Reed Arts Week

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R eady or not, it is time for the first art festival of 2004. Reed Arts Week turns 15 this year. Organizers Becky Weisman and Sonya Masinovsky selected the theme interaction for this year's festival, which features some of Portland's most engaging artists, legendary rapper and "Mr. Edutainment" KRS-ONE, plus a few holdovers from last year's TBA Fest and Core Sample.

RAW kicked off on Wednesday with American/Girl a performance by damali ayo created in response to Whitfield Lovell's mundane sharecropper installation Whispers on the Walls, at Coolley Gallery. Since this paper comes out on Thursday, that event is behind us, but her art installation big eyed street smarts runs through March 14 in the Reed student library.

Thursday afternoon Lee Krist, who is responsible for one of Core Sample's most memorable installations, presents a screening of his film works. Krist is a die-hard analog film nut who hand-processes and cranks his films on antique projectors.

Afterwards, the hiphop portion of RAW goes into effect with a deconstruction of rap music by KRS-ONE, and continues the next day with an afternoon graf battle, and a performance by Bill "Don't call me Crutchmaster" Shannon, whose amazing breakdance and skate-inspired choreography blew everybody's minds at TBA Fest. After that, there's an MC Battle in the student union co-sponsored by Reed's hip-hop collective.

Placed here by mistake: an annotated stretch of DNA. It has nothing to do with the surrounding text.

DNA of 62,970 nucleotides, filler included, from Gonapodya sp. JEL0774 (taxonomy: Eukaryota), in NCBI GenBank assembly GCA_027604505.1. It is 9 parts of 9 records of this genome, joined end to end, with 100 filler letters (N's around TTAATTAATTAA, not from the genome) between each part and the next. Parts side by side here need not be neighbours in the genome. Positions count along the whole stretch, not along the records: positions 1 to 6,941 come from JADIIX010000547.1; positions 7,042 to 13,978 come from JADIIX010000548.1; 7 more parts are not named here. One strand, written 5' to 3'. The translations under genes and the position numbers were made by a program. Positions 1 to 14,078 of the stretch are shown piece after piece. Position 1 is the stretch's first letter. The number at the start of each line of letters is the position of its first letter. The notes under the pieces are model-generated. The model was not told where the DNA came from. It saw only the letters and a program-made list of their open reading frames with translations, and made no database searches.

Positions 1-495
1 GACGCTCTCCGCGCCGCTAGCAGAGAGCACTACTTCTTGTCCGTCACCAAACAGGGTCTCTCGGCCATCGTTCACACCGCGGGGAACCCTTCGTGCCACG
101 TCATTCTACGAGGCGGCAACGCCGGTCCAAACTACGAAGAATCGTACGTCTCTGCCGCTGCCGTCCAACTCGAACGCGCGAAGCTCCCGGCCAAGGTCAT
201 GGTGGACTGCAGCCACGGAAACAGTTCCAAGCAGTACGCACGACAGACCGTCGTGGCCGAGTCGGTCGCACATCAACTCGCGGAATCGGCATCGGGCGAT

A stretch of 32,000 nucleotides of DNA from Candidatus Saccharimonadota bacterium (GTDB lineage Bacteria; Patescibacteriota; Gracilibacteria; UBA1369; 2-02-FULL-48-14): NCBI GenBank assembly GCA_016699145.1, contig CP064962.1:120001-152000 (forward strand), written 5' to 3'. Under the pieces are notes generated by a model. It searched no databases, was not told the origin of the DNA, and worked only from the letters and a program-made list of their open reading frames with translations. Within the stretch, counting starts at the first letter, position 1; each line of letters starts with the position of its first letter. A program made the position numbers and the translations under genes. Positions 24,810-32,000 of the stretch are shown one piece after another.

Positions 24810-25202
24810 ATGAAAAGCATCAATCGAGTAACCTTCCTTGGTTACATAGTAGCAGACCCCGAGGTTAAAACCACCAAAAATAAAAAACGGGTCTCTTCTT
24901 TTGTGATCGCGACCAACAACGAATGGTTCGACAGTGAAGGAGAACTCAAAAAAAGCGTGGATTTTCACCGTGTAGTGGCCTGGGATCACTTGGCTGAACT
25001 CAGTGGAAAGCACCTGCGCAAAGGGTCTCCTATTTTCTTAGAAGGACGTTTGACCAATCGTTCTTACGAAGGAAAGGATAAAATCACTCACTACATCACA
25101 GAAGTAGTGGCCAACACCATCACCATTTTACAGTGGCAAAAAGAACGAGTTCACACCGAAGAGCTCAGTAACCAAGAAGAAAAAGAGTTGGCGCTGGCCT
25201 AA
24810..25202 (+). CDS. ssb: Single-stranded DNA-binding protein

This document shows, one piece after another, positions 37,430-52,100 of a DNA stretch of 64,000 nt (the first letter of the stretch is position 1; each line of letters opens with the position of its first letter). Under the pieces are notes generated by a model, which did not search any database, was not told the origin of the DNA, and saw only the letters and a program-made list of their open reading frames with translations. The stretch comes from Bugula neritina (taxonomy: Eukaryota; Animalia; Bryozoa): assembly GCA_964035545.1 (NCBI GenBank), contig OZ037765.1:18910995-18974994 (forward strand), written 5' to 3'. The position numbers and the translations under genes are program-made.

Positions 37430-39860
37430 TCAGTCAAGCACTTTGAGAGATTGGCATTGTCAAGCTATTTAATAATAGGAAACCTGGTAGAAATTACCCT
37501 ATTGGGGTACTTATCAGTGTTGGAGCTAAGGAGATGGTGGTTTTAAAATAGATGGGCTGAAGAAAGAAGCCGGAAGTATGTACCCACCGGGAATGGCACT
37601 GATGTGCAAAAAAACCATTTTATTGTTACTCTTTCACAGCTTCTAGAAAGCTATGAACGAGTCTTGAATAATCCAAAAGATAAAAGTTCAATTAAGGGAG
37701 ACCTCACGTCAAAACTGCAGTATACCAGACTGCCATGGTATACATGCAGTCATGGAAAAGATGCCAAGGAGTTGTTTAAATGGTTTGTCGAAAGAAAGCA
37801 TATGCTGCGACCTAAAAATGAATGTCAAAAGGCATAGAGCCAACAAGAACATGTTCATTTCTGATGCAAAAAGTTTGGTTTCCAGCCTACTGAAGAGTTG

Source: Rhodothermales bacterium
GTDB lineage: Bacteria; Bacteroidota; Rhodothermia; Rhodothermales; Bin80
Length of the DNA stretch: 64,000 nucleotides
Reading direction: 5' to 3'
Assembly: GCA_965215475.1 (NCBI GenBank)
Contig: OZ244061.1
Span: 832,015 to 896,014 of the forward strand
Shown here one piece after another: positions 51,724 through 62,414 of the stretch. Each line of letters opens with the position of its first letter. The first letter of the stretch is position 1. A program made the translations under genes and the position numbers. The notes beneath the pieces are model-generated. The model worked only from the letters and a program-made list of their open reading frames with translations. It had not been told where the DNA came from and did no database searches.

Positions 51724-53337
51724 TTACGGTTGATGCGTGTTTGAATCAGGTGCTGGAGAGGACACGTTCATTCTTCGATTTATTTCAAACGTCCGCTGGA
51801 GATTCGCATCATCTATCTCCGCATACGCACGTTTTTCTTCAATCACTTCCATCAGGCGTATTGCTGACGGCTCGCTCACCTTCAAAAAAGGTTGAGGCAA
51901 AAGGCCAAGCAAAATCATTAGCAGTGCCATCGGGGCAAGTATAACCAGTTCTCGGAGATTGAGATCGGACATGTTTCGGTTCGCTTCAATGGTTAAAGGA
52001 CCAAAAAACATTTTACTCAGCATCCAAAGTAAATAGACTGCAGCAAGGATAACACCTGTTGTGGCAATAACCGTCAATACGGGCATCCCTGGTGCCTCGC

On Saturday, the entire Reed campus is transformed into a make-shift gallery that has student artwork hanging in almost every building. In the Vollum Lounge, the Modern Zoo returns with Disposable, an exhibition featuring six local artists. Each was given reams of diaper fabric and asked to make sculptures and installations with it. Some great artists are involved, including Bruce Conkle, TJ Norris, and Aili Schmeltz.

Red76 just returned from a rock-star tour of Eastern Europe and will be speaking about their experiences as a traveling art collective on Saturday. Meanwhile, the industrious Dave Eckard will be reprising Scribe, his roving sculptural performance in which he hauls around a handmade, mark-making rickshaw.

Finally, things wind down in darkened rooms with projected images on Sunday. Video artist MK Guth screens her recent explorations into the mythology of postmodern superheroes, and the Lecture Series pops up with Three Lectures and a Funeral. CHAS BOWIE